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The Cheesecake Factory, a Calabasas-based restaurant chain known for its spacious setting and diverse menu, opened its first establishment out of California in January, 1991, on a snowy day in Chevy Chase, Md., an upscale suburb of Washington, D. C. It is now Cheesecake’s highest-volume outlet, with sales topping $10 million last year--more than its restaurant in Redondo Beach, which occupies twice the space. The newest Cheesecake Factory opened in Atlanta last fall and is on target to do even better, says David Overton, Cheesecake’s chairman.

Expanding out of state “was probably the best thing we’ve done,” said Overton, whose parents started the company in 1972 with a small bakery in North Hollywood. Today, Cheesecake owns eight restaurants, six of them in Southern California, including one in Woodland Hills. The company also operates a bakery in Calabasas. Since 1990, the company’s sales have surged by an average of more than 20% a year, to about $60 million in 1993. Last year it earned almost $4.8 million, up 12% from $4.3 million a year earlier.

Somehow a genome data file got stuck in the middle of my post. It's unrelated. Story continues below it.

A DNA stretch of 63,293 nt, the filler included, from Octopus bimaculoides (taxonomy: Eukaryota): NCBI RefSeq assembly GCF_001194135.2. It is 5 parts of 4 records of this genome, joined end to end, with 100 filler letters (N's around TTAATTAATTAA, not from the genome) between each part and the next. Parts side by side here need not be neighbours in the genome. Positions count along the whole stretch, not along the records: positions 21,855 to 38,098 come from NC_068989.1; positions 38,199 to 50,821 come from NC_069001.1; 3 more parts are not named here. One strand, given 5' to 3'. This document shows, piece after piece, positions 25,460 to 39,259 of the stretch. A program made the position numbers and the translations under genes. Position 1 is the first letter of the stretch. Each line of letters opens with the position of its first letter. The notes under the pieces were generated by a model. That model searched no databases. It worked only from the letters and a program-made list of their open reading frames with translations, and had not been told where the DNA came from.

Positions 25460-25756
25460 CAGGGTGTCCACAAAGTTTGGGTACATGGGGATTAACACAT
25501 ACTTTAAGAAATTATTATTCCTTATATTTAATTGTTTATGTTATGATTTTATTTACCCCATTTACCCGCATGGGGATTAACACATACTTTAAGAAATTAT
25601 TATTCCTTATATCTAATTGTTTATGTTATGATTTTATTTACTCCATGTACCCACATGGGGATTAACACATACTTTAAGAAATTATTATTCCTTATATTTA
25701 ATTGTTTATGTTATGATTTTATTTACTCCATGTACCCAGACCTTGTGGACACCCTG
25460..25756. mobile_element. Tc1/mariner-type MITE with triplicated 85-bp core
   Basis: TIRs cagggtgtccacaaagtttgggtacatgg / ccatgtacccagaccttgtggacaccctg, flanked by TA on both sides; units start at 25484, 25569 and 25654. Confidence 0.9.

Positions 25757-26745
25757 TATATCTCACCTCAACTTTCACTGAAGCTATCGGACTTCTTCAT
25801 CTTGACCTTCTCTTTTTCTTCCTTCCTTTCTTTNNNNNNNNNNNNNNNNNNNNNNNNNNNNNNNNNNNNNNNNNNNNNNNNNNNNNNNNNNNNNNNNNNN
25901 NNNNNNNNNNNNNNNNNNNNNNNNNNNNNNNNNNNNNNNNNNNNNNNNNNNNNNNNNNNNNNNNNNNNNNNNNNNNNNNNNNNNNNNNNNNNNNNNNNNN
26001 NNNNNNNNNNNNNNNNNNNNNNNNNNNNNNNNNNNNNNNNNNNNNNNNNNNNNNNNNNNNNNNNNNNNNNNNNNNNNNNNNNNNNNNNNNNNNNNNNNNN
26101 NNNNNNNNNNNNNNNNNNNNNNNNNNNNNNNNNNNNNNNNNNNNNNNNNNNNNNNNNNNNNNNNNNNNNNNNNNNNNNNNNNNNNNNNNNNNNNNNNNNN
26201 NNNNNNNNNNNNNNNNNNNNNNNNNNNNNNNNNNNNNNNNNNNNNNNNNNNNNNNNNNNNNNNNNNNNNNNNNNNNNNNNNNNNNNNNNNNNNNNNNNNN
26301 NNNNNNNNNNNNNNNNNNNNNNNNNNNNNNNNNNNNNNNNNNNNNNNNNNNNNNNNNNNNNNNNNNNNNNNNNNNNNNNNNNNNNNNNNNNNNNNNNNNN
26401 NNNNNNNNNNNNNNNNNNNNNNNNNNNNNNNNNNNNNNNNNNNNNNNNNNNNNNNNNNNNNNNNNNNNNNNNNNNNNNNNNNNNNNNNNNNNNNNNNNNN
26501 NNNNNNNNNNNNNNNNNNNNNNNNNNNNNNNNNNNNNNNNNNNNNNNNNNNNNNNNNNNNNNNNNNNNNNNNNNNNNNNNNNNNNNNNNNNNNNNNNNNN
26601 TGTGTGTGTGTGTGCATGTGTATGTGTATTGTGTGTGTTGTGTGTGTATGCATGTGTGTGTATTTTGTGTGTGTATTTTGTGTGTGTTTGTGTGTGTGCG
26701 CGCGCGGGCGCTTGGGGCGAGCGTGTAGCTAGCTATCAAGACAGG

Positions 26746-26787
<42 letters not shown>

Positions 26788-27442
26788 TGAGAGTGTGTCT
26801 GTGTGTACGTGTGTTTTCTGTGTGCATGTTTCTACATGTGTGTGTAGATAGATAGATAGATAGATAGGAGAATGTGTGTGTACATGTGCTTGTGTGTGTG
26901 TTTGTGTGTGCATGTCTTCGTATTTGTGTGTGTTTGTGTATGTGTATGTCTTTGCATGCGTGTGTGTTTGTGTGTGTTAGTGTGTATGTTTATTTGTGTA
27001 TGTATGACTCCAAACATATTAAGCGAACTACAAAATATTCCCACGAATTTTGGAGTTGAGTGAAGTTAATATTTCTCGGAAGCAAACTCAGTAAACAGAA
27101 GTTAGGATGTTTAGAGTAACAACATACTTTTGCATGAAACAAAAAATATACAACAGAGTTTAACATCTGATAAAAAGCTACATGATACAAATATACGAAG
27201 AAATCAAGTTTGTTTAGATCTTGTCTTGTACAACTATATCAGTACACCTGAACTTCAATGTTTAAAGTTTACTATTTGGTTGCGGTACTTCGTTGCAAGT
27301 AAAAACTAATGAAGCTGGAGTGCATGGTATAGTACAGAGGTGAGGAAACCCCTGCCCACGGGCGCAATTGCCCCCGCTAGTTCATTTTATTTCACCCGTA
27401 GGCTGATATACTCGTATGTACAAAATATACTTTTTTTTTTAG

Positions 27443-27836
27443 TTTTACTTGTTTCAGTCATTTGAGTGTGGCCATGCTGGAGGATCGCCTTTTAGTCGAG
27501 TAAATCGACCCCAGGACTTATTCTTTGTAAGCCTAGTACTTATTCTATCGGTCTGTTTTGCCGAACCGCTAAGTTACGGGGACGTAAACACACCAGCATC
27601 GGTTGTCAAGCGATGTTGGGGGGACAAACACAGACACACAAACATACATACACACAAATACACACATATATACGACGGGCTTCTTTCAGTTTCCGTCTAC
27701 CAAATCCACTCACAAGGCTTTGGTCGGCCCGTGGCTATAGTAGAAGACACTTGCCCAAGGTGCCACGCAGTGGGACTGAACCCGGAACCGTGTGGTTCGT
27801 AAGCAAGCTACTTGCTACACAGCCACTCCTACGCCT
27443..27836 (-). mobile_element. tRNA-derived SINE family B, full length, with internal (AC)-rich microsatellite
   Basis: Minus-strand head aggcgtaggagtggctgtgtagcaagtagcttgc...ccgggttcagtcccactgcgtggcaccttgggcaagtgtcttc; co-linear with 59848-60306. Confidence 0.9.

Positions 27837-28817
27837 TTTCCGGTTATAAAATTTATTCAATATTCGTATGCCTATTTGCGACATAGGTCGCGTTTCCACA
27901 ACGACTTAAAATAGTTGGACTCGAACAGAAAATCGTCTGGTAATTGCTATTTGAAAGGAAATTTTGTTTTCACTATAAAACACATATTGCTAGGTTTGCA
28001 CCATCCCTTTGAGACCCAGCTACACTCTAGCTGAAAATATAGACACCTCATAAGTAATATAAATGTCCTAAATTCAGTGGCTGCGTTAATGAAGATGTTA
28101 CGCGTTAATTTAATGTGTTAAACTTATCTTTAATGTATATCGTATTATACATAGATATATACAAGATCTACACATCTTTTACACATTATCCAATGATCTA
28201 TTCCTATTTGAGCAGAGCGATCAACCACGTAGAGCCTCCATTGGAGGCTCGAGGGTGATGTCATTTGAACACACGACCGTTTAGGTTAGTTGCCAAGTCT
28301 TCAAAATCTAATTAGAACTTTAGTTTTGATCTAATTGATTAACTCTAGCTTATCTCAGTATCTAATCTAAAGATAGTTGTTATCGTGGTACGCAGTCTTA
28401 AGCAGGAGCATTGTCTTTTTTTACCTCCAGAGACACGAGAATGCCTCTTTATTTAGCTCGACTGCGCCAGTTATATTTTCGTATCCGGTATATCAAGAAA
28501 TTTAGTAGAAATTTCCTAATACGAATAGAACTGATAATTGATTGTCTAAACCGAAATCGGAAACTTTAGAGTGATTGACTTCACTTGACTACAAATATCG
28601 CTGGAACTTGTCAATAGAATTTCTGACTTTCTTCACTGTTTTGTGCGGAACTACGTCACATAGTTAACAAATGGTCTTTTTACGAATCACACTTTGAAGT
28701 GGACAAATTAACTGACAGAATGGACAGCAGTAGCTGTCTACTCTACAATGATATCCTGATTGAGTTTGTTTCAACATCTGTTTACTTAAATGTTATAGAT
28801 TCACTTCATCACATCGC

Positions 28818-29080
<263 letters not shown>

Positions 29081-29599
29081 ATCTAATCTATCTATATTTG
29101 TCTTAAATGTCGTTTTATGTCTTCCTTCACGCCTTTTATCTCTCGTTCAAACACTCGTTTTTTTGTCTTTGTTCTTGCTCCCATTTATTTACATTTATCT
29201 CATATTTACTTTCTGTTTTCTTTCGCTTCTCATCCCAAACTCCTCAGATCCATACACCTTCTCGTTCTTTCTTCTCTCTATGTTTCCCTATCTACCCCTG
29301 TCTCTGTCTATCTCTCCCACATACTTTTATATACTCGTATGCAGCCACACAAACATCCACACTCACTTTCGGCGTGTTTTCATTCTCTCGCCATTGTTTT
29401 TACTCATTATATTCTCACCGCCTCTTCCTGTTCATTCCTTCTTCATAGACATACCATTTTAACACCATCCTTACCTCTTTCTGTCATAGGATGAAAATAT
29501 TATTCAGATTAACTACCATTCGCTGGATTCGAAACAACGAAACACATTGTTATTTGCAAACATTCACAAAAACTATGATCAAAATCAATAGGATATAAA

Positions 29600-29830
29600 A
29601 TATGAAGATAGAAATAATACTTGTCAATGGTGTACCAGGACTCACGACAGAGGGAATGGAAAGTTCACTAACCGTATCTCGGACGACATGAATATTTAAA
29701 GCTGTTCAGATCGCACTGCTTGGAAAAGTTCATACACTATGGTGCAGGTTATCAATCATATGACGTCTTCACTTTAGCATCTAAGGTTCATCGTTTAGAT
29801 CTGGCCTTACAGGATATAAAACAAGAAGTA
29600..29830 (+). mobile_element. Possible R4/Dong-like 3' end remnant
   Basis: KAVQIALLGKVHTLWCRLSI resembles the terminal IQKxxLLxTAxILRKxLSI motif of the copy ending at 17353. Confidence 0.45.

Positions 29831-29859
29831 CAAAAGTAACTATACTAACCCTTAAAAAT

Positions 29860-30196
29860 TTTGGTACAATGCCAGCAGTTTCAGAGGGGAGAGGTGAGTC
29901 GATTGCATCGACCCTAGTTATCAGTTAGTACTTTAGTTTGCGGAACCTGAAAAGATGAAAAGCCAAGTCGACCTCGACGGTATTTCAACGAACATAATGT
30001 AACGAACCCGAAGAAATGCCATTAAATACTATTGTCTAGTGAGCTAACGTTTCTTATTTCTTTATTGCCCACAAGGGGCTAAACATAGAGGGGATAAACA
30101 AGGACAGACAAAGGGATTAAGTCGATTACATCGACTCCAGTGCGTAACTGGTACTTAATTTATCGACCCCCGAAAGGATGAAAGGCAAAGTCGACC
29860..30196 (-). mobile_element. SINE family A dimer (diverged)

The company is now looking at opening restaurants in Chicago, Las Vegas and in Eastern states.

Players International’s venture out of state was a $20-million gamble that could have busted the company. That’s what it cost Players, also based in Calabasas, to switch from a marketer of low-cost Las Vegas tour packages to an operator of riverboat gambling casinos.